Friday, September 19, 2014

That's Not How Any of This Works!

You’ve seen the commercial: Beatrice brags, “Instead of mailing everyone my vacation photos, I’m saving a ton of time by posting them to my wall,” and points to the actual pictures physically tacked to the wall behind her. When she brags about saving time and money by calling a certain insurance company, one of her guests counters that she saved twice as much in half the time with another company. Beatrice looks at her and declares, “I unfriend you,” to which she says, “That’s not how this works. That’s not how any of this works.”

Whether it’s Beatrice thumb-tacking pictures to her den wall, Carol on the roof with a bullhorn, or Milton with his photocopy selfies, the point of the commercials is that in not understanding something important we risk missing out on something beneficial, sometimes crucial. Most of those commercials end with someone shaking their head and gently saying, “That’s not how this works.”

Sometimes I feel like saying “That’s not how this works!” on Sunday mornings when people use the passing of the peace in ways that rob it of its purpose. When we see it as a time to roam the sanctuary greeting as many people as possible, we lose the opportunity for deeper connection with those immediately around us in the service. When we use it to carry on an extended chat with someone that we haven’t seen for a while, we risk ignoring someone who may need a brief touch; and the chat often continues into the first hymn (last Sunday one lasted through the entire hymn) and keeps those who are chatting from voicing their praise to God.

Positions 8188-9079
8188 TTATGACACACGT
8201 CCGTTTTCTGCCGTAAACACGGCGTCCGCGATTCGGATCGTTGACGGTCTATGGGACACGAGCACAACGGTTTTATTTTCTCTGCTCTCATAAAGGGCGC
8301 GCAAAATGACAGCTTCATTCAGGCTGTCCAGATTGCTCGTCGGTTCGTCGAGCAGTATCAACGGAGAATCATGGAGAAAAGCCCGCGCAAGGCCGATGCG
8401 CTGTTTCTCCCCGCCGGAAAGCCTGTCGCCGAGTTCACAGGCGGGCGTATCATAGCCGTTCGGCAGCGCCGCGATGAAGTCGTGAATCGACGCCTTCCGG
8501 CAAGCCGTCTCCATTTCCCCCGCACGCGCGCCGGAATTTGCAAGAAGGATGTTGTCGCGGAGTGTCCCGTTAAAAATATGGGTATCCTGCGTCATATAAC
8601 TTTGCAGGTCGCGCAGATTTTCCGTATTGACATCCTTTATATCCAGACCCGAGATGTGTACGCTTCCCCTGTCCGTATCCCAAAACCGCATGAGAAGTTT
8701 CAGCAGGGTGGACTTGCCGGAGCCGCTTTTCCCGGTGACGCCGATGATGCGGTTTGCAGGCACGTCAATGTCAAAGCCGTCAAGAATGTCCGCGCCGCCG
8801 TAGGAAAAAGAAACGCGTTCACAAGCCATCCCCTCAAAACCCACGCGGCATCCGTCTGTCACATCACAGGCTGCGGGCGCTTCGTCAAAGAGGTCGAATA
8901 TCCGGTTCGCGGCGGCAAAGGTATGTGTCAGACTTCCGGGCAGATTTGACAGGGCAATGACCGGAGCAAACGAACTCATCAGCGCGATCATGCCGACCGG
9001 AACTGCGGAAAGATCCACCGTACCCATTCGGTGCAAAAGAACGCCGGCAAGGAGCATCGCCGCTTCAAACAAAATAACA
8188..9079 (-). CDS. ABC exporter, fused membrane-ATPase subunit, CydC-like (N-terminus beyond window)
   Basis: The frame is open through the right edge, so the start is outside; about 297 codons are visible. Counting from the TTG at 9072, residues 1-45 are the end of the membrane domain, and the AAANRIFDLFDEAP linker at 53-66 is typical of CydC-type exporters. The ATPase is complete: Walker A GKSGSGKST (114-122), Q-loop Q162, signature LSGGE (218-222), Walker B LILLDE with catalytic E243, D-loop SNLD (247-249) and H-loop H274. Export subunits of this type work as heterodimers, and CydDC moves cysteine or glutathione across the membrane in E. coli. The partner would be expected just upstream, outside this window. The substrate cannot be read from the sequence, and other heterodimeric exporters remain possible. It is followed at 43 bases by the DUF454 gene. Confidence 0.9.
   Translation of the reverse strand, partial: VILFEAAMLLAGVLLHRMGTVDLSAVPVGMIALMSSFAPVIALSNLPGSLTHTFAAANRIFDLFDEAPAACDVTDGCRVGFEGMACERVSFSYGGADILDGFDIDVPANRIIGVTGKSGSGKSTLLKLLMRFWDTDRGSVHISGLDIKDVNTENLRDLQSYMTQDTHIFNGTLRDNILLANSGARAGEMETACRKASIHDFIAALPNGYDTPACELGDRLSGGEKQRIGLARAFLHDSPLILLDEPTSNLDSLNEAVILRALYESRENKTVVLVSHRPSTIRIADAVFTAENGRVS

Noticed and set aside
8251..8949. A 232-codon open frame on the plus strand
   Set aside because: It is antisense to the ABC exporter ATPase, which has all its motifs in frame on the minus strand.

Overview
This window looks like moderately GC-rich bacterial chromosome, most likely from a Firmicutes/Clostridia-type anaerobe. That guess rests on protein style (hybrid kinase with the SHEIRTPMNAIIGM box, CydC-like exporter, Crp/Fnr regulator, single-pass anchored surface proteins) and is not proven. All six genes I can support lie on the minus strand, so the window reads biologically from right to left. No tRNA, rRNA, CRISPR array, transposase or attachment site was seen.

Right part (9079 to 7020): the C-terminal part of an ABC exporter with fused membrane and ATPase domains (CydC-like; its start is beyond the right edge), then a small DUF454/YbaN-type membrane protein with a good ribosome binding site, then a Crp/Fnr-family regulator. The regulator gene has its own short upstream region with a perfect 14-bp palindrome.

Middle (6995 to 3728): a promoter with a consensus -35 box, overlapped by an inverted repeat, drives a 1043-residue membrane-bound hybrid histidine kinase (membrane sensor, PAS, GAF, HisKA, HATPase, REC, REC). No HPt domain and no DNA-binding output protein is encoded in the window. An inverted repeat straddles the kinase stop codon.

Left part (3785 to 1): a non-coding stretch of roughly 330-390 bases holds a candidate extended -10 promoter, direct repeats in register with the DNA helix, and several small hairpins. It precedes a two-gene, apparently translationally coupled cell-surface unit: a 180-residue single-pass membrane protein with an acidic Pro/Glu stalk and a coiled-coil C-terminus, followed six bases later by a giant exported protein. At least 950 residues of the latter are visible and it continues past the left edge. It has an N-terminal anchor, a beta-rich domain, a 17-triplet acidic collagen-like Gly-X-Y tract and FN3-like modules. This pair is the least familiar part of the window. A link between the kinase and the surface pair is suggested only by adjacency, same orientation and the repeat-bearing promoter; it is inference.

Don’t get me wrong. I believe that we should do our best as a body of Christ to make sure that all who gather with us for worship receive a warm, cordial welcome. But can we trust the church members on the other side of the sanctuary to greet those who are near them? I also believe that it is important within the context of Christian community to show compassion for each other, bearing each other’s burdens. Scripture says that this fulfills the law of Christ. But long one-on-one conversations about the details of my week (and how I feel about it) belong at another time.

When I see folks racing from one side of the sanctuary to the other, or chatting through the hymns, I want to scream with Beatrice’s friend, “That’s not how this works! That’s not how any of this works!” because we are missing out on something crucial when that happens.

That’s enough to think about for now. The peace of Christ to you.


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